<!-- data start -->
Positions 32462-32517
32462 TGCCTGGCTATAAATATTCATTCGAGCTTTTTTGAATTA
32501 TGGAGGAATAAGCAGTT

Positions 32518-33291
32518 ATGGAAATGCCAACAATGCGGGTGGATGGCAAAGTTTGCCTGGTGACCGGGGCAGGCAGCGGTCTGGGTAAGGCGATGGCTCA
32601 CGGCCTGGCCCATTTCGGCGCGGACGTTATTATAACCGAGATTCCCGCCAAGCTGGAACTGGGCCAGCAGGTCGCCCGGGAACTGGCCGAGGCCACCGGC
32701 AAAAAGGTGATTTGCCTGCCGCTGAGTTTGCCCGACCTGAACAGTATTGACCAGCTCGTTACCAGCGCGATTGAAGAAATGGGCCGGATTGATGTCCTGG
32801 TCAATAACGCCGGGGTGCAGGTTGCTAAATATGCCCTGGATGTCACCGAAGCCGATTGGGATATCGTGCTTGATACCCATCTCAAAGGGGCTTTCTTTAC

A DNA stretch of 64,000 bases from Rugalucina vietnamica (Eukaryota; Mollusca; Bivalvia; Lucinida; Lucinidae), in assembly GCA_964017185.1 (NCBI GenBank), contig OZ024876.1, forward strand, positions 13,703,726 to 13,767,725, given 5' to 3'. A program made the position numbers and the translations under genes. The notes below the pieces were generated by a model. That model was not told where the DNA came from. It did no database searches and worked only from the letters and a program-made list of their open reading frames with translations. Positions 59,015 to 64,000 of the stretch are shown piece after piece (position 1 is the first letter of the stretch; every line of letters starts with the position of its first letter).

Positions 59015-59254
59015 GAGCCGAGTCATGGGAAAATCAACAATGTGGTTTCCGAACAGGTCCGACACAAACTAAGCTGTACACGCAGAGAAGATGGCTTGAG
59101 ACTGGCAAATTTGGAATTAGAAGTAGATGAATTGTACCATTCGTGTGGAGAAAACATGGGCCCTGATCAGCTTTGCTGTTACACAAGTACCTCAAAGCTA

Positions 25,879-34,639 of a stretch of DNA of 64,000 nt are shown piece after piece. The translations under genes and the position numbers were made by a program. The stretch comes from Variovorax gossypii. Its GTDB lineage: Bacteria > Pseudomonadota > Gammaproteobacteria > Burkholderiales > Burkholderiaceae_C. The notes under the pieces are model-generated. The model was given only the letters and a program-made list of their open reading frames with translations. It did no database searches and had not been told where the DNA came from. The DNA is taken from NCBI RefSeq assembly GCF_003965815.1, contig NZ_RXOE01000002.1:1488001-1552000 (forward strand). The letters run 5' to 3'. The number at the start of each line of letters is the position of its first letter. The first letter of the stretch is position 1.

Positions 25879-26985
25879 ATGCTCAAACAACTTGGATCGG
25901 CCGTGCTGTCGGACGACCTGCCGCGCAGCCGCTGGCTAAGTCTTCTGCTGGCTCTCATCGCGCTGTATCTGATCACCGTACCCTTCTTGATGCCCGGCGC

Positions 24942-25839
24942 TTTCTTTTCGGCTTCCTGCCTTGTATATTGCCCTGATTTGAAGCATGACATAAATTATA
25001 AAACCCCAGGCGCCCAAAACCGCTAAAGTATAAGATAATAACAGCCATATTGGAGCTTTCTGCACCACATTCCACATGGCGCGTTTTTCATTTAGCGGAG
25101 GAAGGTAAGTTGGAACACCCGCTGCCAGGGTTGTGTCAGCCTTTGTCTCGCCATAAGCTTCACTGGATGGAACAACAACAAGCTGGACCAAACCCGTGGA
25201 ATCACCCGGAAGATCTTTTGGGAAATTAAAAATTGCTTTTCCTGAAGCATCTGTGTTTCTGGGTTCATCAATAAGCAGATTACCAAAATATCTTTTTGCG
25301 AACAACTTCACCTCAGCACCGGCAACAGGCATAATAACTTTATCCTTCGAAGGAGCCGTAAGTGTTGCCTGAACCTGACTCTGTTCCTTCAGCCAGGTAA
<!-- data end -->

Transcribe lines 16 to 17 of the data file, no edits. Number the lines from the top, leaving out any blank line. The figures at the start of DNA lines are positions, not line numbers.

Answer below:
25901 CCGTGCTGTCGGACGACCTGCCGCGCAGCCGCTGGCTAAGTCTTCTGCTGGCTCTCATCGCGCTGTATCTGATCACCGTACCCTTCTTGATGCCCGGCGC

Positions 24942-25839